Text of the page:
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Summary: Tablet is a lightweight, high-performance graphical viewer for next-generation sequence assemblies and alignments. Supporting a range of input assembly formats, Tablet provides high-quality visualizations showing data in packed or stacked views, allowing instant access and navigation to any region of interest, and whole contig overviews and data summaries. Tablet is both multi-core aware and memory efficient, allowing it to handle assemblies containing millions of reads, even on a 32-bit desktop machine.
Availability: Tablet is freely available for Microsoft Windows, Apple Mac OS X, Linux and Solaris. Fully bundled installers can be downloaded from http://bioinf.scri.ac.uk/tablet in 32- and 64-bit versions.
The advent of next-generation sequencing (NGS) technologies such as Roche 454 (Margulies et al., 2005) and Illumina Solexa (http://www.illumina.com/sequencing) has brought about a need for fast, efficient and user-friendly tools for analyzing the outcome of sequencing runs. This includes visualization software for viewing the resultant assemblies or alignments, for example, Consed (Gordon et al., 1998), Hawkeye (Schatz et al., 2007), EagleView (Huang and Marth, 2008), MapView (Bao et al., 2009), SAMtools' tview (Li et al., 2009) and Maqview (http://maq.sourceforge.net/maqview.shtml).
All assembly visualization packages face the following challenges when dealing with NGS data: processing a very large number of reads, providing high-quality rendering and navigation of assembled reads, and supporting a widening range of assembly formats. Additionally, as analysis and interpretation of the data moves from large-genome centers to smaller laboratories, there is an increasing need for biologist-friendly software that has an intuitive user interface, is available for a range of common desktop platforms and has no complicated installation dependencies.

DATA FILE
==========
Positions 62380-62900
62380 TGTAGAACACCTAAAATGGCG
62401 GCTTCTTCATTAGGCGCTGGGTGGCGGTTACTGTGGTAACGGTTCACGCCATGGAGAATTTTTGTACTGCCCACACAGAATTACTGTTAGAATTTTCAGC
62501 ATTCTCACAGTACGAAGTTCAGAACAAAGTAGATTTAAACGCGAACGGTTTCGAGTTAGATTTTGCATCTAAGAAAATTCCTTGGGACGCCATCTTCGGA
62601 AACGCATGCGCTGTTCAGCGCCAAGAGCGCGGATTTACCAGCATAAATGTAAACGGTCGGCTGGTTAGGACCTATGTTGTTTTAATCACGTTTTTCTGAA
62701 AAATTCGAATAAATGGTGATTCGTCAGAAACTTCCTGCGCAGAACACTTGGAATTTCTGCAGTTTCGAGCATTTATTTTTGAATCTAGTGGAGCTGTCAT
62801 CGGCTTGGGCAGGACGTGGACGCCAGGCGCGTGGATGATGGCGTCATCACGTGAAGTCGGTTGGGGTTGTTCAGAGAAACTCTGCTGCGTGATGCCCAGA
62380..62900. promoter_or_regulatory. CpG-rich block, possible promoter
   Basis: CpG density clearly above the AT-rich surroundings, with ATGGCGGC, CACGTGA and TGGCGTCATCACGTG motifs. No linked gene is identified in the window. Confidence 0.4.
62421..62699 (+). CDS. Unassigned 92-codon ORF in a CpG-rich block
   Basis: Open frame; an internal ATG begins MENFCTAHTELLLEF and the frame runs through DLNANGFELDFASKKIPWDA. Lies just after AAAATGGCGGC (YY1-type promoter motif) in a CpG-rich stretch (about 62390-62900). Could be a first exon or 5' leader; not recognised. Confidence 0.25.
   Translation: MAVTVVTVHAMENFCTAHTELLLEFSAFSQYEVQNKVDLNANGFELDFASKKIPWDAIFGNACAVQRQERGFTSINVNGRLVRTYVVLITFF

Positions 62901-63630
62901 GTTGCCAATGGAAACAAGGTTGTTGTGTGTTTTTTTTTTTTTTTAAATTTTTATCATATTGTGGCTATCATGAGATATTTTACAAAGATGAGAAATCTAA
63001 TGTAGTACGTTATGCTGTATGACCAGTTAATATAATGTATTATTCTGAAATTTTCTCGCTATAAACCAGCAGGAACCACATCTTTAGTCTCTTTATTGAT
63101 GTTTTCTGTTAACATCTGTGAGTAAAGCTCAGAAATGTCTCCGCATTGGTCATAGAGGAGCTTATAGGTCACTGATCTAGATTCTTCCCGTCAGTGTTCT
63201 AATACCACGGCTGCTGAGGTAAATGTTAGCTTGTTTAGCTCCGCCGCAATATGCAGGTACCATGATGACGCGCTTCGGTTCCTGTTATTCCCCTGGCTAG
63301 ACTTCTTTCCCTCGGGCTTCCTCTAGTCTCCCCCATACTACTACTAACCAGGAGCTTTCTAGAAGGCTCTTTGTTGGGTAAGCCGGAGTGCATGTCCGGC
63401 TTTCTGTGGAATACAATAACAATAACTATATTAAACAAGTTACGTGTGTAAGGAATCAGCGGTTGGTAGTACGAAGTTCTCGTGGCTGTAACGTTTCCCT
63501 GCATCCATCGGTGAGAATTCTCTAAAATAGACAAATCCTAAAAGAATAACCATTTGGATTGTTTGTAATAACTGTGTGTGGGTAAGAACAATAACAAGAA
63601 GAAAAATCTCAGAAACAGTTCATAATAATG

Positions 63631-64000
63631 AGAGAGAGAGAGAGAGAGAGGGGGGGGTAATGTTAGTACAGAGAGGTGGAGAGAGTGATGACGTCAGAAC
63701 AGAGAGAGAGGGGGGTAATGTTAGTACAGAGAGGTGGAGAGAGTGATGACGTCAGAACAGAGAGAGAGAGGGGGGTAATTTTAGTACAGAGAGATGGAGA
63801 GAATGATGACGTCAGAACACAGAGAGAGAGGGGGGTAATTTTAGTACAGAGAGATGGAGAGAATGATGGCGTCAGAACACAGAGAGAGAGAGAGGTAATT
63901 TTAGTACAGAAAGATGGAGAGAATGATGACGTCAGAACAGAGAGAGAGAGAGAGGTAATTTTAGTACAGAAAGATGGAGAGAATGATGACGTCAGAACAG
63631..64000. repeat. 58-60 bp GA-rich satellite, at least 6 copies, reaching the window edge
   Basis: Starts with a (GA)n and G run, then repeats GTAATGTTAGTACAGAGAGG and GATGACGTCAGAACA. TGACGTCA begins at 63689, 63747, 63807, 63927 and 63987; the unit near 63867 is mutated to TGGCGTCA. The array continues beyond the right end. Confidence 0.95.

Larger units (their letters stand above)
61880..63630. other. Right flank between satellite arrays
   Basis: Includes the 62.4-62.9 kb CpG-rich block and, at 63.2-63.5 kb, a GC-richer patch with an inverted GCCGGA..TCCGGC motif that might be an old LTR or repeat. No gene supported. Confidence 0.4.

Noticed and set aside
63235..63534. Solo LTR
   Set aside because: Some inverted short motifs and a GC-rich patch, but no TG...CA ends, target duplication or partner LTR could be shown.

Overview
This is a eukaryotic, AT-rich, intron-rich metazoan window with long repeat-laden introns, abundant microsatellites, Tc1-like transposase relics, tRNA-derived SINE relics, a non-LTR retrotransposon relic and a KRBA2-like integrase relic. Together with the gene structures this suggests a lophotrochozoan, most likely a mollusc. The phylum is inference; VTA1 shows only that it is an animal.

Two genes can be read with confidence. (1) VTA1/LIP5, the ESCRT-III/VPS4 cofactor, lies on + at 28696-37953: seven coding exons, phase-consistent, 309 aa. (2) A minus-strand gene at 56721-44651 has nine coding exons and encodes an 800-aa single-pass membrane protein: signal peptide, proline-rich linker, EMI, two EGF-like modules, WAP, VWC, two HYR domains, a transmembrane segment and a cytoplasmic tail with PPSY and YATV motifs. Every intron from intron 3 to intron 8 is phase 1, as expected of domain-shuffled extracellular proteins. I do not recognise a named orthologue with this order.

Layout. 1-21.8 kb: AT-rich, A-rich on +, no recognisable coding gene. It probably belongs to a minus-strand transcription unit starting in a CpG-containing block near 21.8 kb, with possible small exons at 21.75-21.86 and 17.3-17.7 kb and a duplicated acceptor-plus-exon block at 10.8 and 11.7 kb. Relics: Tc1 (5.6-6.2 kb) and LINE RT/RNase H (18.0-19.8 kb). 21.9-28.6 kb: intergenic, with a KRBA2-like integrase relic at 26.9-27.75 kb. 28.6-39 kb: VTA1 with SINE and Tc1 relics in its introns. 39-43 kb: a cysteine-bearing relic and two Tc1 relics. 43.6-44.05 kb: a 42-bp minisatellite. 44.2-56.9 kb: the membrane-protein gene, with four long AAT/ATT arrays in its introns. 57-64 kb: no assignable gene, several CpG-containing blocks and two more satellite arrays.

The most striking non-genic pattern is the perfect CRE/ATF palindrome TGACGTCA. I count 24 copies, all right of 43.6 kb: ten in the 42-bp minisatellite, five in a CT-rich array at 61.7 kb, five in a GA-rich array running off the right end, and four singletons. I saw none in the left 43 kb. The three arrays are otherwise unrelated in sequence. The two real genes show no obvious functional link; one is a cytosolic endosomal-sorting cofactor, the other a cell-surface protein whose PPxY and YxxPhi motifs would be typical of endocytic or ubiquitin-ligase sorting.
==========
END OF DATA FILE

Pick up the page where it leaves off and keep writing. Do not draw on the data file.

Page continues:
With these features in mind, we have developed Tablet, a lightweight, high-performance and memory efficient assembly viewer. Tablet is aimed at users of all abilities and combines simple installation on a desktop machine with ease of use and a visually rich interface. The application supports both single and multi-core processor architectures and will scale its performance according to the number of processor cores available.
Tablet can import data from ACE, AFG, MAQ and SOAP assembly formats (with preliminary support for SAM), and can handle both 454 and Solexa data. Its visualizations are split into several areas; the main display provides a view of a single contig at a time, with reads aligned against their consensus sequence. Reads are colored according to nucleotide type and subtle use of gradients and color choice allow visual structure to be maintained even when fully zoomed out. Tablet will lay out the data in either packed (showing as many reads per line as possible without overlap) or stacked (showing one read per line) formats, and allows the user to switch instantly between them. A sortable list, containing all available contigs shows contig lengths as well as numbers of reads and annotation features, and can be dynamically filtered by any of its fields. Continuous zooming of the entire contig in real time is supported by means of a slider, and there is also an option for varying the contrast between variant and non-variant nucleotides which adjusts the brightness used to display read bases that differ from the consensus, thus aiding identification of potential single nucleotide polymorphisms (SNPs) or sequencing errors.
An overview window located above the consensus can display either a scaled-to-fit summary of all the reads in a contig, or a coverage graph which shows the read coverage along the entire length of the contig independent of the current zoom level.
Navigation within a contig is catered for in several ways. First, the current view point is controlled by manipulating the scroll bars to move in either direction around the display or by dragging with the mouse directly on the canvas itself. We also provide a page-at-a-time navigation option that will move the view left or right by the number of bases that are currently visible. High-speed navigation to any area of the view is also available by clicking and dragging on the overview window, which always displays a bounding rectangle representing the portion of the overall data currently visible within the main display.